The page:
The PCs you choose to power your small business can dramatically impact your company's productivity and competitiveness. However, many small businesses fall for common myths about computers, leading to poor purchasing decisions.
Here are four myths about PCs – and realities to help you make smarter technology decisions for your business.
Myth 1: Consumer PCs are interchangeable with business PCs
Reality: Because they're built for activities like watching videos, checking email and surfing the web, PCs for the consumer market will not always have the computing power or security features sophisticated business applications demand. If a family laptop reluctantly boots up or crashes, it's annoying, but not serious.
PCs for the consumer market will not always have the computing power or security features sophisticated business applications demand.
For a business, however, computers are mission-critical. Employees are more likely to run multiple applications simultaneously, use resource-heavy applications or use software as a service (SaaS). PCs built for consumers often lack the computing power to handle these tasks – resulting in lost productivity.
Consumer-level PCs may also lack built-in security features of computers designed for businesses, which could make your business – and sensitive customer data – vulnerable to cyberattacks.
Myth 2: RAM is the top factor in computer performance
Reality: Adding more random access memory usually allows a computer to manage more data. But RAM alone won't improve a computer's performance – unless the PC has sufficient processing power. To make a PC faster and more efficient, you need a powerful central processing unit to optimise the RAM. While RAM is the memory, the CPU (or processor) is the computer's "brain," receiving instructions, performing calculations and processing information. To run today's resource-intensive business software efficiently, look for computers with plenty of RAM, plus processing power.
Myth 3: You can wait until PCs fail before replacing them
Reality: Long before a PC fails, its performance may suffer, costing your business time and money. Waiting for an older PC to start up every day can waste up to 11 hours a year. Crashing, freezing or slow computers can keep your employees from working efficiently, and may appear unprofessional to customers or clients. Sluggish, malfunctioning PCs can reduce employee satisfaction, as workers become frustrated with outdated technology.
Waiting for an older PC to start up every day can waste up to 11 hours a year.
Don't wait until your business PCs slow to a crawl before upgrading. Be proactive. Look for hardware that exceeds your software vendor's recommended system requirements. This will help ensure your PCs can handle future software upgrades. Then set a regular schedule for upgrading your hardware.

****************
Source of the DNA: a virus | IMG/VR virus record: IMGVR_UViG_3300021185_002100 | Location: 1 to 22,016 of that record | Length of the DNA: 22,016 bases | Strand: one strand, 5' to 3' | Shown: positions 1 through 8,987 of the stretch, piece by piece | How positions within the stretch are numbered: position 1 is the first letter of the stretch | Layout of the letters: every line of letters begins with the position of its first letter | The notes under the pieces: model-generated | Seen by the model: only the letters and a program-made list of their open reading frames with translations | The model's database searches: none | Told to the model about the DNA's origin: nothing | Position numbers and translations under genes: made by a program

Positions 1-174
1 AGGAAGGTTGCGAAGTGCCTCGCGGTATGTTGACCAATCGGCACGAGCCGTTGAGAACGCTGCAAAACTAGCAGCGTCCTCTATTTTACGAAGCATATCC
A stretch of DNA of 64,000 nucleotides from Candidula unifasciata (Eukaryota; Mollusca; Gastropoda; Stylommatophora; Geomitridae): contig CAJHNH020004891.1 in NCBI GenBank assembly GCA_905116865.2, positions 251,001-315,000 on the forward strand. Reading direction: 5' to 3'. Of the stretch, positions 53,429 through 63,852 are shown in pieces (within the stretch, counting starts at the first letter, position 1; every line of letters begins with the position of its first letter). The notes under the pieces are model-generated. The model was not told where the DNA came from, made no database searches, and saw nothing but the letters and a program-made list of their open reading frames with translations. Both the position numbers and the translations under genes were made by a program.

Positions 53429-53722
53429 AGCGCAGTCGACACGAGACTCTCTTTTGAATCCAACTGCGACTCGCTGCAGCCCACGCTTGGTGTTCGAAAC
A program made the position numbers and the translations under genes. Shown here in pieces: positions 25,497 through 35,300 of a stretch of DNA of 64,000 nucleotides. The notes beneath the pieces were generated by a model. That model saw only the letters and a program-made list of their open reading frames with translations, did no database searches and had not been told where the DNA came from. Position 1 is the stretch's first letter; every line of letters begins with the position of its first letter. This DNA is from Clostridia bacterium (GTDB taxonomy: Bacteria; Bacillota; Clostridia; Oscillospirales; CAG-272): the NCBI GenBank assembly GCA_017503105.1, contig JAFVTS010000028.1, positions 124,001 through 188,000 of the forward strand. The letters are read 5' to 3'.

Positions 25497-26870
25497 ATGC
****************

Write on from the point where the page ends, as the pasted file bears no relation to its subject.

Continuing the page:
Myth 4: You're saving money by repairing old PCs
Reality: Repairing or adding RAM to squeeze more life out of older computers may seem economical. But the cost of keeping older PCs running quickly adds up. According to research from J.Gold Associates, repairing breakdowns of a five-year-old computer costs an average of $662 per year. The same research found 43 percent of the small businesses surveyed had PCs that were over five years old – and malfunctioned each year. At that rate, you'd soon be spending more on repairs than on a brand new, more powerful computer.
Besides losing productivity during breakdowns and repairs, older computers are also slower. Using five-year-old PCs can make your employees up to 29 percent less productive, potentially costing your business up to $17,000 per year, per worker.
Small businesses estimated that 34.47 percent of their computers over five years old had been hacked.
Older PCs can also put your business at risk of cyberattacks. Per the J.Gold Associates survey, small businesses estimated that 34.47 percent of their computers over five years old had been hacked. With the average cost of a single data breach worldwide estimated at $35,745 per employee, an older PC rapidly becomes an expensive liability.
In the same survey, small businesses reported that just 5.92 percent of their PCs newer than one year old had experienced cyberattacks. Newer computers frequently offer built-in security features to reduce risk of cyberattacks.
Blindly accepting myths about PCs can be expensive for your small business. Upgrading to more powerful computers can optimise the performance of your business software, enhance your cybersecurity and boost employee productivity. The next time you're making decisions about computer purchases, be sure you base your actions on reality. Then choose the right PCs to make your business more competitive.